A team of researchers have managed to find new links between obesity and cardiovascular disease by applying methods of detecting binding of fatty acids to CD36 and their effect on internalization of oxidized LDL.
The study, published in Journal of Biological Chemistry, was led by James A. Hamilton, PhD, professor of Physiology, Biophysics and Radiology at Boston University School of Medicine.
Although other research groups have characterized a fatty acid binding site on CD36 and postulated CD36 to be a gatekeeper for fatty acid entry into cells, the Hamilton lab previously found that CD36 did not increase fatty acid translocation across the plasma membrane.
In the current study all of the common dietary fatty acid types (saturated, unsaturated, trans and polyunsaturated) were shown by a new assay to bind to CD36 at levels greater than expected for a single binding site characterized in previous studies.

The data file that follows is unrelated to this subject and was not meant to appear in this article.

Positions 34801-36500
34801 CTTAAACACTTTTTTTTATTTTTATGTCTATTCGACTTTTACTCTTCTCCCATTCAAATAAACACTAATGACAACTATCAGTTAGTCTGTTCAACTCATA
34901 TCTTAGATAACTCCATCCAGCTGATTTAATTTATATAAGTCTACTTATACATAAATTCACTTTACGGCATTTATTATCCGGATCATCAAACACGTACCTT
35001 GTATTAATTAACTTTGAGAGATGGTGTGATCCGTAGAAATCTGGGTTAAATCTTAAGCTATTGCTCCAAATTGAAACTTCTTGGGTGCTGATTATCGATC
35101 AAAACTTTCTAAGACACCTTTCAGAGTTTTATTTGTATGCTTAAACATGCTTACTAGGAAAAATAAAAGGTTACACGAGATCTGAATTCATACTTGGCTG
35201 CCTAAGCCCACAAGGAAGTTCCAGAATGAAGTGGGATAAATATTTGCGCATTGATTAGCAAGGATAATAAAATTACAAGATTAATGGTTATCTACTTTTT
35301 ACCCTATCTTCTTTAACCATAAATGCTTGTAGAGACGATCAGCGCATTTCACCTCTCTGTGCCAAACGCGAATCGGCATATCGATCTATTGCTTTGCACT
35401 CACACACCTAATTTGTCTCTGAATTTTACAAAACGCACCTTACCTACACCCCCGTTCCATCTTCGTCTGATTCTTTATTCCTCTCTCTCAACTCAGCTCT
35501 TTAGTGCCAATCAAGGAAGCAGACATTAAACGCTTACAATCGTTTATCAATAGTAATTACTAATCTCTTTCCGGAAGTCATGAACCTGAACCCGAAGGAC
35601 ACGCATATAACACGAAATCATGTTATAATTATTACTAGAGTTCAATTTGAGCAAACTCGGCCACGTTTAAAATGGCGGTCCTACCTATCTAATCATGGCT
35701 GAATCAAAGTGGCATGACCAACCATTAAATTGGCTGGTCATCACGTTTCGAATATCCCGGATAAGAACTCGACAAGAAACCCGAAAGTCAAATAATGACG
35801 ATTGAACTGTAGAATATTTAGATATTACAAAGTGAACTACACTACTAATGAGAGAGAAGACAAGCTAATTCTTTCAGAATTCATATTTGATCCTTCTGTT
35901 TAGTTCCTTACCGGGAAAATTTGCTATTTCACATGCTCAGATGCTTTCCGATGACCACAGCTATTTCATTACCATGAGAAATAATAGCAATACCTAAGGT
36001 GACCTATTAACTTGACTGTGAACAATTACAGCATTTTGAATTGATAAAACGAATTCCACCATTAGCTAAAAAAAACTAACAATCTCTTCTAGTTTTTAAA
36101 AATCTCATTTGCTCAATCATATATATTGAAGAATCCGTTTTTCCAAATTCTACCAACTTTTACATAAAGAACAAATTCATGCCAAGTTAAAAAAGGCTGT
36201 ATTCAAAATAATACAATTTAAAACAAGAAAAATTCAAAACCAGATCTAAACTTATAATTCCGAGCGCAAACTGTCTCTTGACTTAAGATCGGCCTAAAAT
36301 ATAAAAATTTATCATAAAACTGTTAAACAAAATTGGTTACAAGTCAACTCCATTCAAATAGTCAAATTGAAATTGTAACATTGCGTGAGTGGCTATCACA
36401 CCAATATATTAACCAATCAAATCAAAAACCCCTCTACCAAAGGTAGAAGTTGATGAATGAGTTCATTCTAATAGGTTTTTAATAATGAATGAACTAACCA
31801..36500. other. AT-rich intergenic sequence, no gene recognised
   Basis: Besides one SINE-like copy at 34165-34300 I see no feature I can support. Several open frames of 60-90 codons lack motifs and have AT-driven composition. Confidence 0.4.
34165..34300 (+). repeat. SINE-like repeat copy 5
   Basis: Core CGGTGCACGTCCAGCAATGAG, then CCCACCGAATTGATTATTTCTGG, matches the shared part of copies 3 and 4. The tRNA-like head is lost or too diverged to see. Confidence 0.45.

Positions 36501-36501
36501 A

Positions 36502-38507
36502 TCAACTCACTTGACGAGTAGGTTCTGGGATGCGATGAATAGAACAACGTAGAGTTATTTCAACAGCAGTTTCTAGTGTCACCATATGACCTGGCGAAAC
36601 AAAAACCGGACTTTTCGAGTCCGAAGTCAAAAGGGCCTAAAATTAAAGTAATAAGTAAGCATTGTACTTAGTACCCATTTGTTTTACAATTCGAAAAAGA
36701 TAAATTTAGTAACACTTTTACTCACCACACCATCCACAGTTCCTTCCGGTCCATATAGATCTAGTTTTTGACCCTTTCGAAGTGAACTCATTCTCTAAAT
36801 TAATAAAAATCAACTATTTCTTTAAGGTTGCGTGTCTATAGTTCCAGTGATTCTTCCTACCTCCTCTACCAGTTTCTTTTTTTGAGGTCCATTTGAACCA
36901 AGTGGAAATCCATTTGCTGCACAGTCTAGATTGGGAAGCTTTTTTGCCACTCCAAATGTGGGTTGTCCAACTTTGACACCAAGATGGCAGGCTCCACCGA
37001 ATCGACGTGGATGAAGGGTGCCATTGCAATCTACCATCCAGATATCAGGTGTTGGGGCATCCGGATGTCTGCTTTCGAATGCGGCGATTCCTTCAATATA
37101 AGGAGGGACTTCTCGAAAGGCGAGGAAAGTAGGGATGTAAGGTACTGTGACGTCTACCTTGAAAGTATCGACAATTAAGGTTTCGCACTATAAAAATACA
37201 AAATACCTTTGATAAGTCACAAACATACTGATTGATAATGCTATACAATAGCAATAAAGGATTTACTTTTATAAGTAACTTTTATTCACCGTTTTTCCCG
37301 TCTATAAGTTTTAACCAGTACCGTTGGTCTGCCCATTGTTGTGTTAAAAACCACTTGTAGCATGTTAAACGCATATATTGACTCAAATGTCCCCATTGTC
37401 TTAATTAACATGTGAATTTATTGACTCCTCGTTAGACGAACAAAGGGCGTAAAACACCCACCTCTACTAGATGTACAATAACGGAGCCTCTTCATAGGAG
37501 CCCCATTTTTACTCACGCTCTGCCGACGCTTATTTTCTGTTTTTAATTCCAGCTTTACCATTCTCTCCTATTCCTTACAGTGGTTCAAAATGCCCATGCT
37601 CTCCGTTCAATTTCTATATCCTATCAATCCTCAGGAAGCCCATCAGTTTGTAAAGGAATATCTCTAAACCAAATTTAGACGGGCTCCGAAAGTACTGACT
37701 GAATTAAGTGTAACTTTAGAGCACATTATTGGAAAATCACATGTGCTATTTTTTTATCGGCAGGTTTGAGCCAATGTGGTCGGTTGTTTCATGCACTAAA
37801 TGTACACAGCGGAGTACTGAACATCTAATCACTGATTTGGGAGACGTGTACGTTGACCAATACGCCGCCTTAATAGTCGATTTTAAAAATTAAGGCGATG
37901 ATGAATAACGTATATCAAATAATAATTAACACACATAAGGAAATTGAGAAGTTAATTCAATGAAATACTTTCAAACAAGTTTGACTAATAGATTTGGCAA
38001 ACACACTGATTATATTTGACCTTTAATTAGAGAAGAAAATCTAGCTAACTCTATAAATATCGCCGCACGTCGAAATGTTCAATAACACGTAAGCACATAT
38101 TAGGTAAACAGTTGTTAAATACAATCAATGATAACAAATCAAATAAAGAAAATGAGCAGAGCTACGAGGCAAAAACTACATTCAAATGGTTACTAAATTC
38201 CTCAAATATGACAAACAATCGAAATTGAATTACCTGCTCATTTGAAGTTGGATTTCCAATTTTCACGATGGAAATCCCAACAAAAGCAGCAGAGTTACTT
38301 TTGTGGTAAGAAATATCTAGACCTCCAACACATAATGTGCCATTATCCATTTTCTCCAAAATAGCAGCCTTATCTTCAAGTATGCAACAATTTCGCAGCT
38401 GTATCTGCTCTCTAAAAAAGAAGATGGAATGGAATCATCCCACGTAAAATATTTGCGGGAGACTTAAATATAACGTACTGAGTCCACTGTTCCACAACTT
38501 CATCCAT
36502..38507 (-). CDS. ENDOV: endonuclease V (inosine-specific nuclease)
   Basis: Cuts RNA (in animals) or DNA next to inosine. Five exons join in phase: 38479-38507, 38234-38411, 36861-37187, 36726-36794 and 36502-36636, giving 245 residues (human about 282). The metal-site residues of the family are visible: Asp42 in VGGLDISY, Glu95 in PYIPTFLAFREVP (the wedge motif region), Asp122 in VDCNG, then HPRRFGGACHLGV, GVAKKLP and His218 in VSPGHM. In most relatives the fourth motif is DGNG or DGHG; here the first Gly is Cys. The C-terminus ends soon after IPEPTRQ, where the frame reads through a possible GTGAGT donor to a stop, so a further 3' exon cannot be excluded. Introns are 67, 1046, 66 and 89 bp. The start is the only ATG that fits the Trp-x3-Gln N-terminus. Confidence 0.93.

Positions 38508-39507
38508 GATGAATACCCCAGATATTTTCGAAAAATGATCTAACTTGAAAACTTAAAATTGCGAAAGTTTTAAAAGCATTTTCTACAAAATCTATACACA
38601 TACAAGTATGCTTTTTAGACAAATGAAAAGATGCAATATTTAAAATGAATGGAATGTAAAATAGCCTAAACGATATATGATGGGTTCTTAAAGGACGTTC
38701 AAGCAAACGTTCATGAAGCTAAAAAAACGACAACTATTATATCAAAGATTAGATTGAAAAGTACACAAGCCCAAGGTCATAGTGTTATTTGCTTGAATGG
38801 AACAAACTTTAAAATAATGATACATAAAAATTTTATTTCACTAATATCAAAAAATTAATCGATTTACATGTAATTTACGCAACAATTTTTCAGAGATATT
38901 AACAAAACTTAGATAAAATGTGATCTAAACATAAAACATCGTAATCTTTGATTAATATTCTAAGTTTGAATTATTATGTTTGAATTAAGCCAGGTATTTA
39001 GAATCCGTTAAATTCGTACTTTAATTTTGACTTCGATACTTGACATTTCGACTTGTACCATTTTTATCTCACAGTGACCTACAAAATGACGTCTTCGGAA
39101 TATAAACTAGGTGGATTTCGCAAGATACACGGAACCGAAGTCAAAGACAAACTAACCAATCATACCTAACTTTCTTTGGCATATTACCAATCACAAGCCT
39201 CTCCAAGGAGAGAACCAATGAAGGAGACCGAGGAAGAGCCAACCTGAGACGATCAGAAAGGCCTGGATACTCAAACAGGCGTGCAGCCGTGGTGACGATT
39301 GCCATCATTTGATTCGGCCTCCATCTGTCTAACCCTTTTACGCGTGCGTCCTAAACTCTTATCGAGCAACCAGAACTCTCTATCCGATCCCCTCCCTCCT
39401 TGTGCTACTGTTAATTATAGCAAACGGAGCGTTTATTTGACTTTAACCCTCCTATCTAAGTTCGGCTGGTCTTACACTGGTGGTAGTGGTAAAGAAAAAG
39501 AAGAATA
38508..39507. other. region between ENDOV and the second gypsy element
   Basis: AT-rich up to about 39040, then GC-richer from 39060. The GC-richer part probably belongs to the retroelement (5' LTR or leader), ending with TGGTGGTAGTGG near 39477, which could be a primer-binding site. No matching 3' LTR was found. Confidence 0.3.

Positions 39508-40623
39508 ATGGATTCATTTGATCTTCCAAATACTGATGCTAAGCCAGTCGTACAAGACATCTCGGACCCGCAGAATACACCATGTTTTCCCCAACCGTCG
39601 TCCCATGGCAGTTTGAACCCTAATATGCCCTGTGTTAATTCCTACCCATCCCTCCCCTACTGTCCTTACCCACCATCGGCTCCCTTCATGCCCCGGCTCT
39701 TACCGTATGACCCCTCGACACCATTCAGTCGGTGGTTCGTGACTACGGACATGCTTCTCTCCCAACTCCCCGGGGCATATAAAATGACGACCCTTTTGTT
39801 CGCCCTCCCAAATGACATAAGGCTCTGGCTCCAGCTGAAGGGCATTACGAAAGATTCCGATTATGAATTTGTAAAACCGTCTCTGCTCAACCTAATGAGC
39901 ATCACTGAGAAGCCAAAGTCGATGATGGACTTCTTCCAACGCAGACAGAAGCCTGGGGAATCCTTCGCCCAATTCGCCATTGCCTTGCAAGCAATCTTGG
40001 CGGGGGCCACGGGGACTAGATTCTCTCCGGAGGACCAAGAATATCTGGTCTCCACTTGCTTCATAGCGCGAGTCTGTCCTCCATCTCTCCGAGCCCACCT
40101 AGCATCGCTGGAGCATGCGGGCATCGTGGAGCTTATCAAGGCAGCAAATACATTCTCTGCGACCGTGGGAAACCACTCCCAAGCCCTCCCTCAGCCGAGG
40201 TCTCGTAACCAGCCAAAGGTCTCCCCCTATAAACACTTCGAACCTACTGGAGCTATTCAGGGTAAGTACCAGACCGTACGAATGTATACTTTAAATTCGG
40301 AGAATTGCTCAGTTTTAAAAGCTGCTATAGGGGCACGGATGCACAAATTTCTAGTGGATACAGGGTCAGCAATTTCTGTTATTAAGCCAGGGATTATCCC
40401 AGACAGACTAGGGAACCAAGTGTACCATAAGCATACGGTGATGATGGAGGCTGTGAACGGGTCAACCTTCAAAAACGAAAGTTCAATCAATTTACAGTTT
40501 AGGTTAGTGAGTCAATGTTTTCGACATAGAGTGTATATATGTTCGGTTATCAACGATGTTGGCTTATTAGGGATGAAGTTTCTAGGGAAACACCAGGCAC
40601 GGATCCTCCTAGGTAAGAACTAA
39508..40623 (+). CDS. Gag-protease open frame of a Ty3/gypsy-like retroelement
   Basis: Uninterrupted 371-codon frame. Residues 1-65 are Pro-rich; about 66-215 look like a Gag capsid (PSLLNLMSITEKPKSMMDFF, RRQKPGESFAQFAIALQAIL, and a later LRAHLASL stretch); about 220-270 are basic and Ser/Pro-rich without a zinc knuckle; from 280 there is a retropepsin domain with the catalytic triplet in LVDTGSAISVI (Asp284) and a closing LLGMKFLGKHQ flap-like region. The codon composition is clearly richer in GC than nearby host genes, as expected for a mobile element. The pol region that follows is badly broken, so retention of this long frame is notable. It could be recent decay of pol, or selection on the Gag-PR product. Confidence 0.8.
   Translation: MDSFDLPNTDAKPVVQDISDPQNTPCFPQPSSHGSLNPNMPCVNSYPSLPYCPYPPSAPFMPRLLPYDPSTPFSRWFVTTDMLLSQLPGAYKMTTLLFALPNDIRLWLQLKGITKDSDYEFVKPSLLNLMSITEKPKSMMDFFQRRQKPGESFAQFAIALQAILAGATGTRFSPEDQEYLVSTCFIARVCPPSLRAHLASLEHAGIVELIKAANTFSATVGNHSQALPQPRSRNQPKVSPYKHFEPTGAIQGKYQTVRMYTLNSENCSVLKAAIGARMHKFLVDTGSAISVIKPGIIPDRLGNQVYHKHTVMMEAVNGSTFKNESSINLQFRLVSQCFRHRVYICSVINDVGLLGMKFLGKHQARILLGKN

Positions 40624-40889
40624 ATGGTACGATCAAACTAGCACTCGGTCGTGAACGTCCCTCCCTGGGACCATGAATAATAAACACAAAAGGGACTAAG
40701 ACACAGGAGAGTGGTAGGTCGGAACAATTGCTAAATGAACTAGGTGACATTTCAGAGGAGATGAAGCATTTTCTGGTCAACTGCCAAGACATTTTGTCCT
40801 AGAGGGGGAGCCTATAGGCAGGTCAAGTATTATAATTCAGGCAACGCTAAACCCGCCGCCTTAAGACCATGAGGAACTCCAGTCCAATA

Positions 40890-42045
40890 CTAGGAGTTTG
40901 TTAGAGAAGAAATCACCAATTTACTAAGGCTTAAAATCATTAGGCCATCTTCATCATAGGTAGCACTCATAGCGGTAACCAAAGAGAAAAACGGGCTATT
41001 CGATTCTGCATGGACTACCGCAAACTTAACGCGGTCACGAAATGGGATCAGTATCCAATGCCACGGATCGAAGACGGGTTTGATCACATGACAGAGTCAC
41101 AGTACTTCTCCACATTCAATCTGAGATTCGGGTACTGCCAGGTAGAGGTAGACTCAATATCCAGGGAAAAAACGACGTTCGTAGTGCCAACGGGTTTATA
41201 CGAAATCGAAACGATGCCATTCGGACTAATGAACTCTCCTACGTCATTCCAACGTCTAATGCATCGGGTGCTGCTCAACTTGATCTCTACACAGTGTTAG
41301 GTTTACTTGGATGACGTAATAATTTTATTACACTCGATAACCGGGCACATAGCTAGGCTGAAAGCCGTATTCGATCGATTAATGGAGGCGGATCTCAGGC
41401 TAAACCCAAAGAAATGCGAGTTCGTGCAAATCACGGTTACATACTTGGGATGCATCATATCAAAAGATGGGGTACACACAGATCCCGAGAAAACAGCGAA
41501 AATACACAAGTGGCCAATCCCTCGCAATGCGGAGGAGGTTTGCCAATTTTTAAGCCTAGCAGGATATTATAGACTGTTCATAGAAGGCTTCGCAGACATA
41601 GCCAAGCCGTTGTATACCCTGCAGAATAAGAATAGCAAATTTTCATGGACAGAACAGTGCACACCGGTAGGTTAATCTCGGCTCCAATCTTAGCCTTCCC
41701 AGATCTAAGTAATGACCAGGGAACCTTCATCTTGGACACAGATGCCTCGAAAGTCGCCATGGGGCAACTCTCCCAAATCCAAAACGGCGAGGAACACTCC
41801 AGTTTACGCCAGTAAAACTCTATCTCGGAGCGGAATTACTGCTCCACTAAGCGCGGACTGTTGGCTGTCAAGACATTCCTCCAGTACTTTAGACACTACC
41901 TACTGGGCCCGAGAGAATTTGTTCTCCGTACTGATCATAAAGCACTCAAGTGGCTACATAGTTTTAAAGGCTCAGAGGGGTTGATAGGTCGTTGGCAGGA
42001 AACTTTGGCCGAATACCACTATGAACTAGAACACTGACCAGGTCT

In cells with CD36 present in the plasma membrane, all of the fatty acids also enhanced oxidized LDL uptake, except for the fish oil fatty acid DHA. This current study added to the possible mechanisms for fish oil benefits that are now widely recognized.
Hamilton said that since obesity and type 2 diabetes are characterized by high plasma levels of fatty acids, the demonstrated enhancement of oxLDL uptake by increases in common dietary fatty acids might contribute to the pathophysiology of these diseases.
The new results provided a link between fatty acids, CD36, and atherosclerosis and new drugs could be designed that target the exact mechanism more precisely, he further added.